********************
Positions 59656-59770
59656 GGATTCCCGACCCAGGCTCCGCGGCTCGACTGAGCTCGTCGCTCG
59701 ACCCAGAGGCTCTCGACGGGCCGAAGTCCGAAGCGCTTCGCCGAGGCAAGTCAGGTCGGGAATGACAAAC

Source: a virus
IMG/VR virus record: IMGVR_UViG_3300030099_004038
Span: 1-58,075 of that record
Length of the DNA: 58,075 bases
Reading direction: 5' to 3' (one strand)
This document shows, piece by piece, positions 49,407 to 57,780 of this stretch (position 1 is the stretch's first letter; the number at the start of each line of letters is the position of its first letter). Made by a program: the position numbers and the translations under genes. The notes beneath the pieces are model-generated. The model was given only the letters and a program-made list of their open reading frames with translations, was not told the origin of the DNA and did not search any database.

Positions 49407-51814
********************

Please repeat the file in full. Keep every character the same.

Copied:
Positions 59656-59770
59656 GGATTCCCGACCCAGGCTCCGCGGCTCGACTGAGCTCGTCGCTCG
59701 ACCCAGAGGCTCTCGACGGGCCGAAGTCCGAAGCGCTTCGCCGAGGCAAGTCAGGTCGGGAATGACAAAC

Source: a virus
IMG/VR virus record: IMGVR_UViG_3300030099_004038
Span: 1-58,075 of that record
Length of the DNA: 58,075 bases
Reading direction: 5' to 3' (one strand)
This document shows, piece by piece, positions 49,407 to 57,780 of this stretch (position 1 is the stretch's first letter; the number at the start of each line of letters is the position of its first letter). Made by a program: the position numbers and the translations under genes. The notes beneath the pieces are model-generated. The model was given only the letters and a program-made list of their open reading frames with translations, was not told the origin of the DNA and did not search any database.

Positions 49407-51814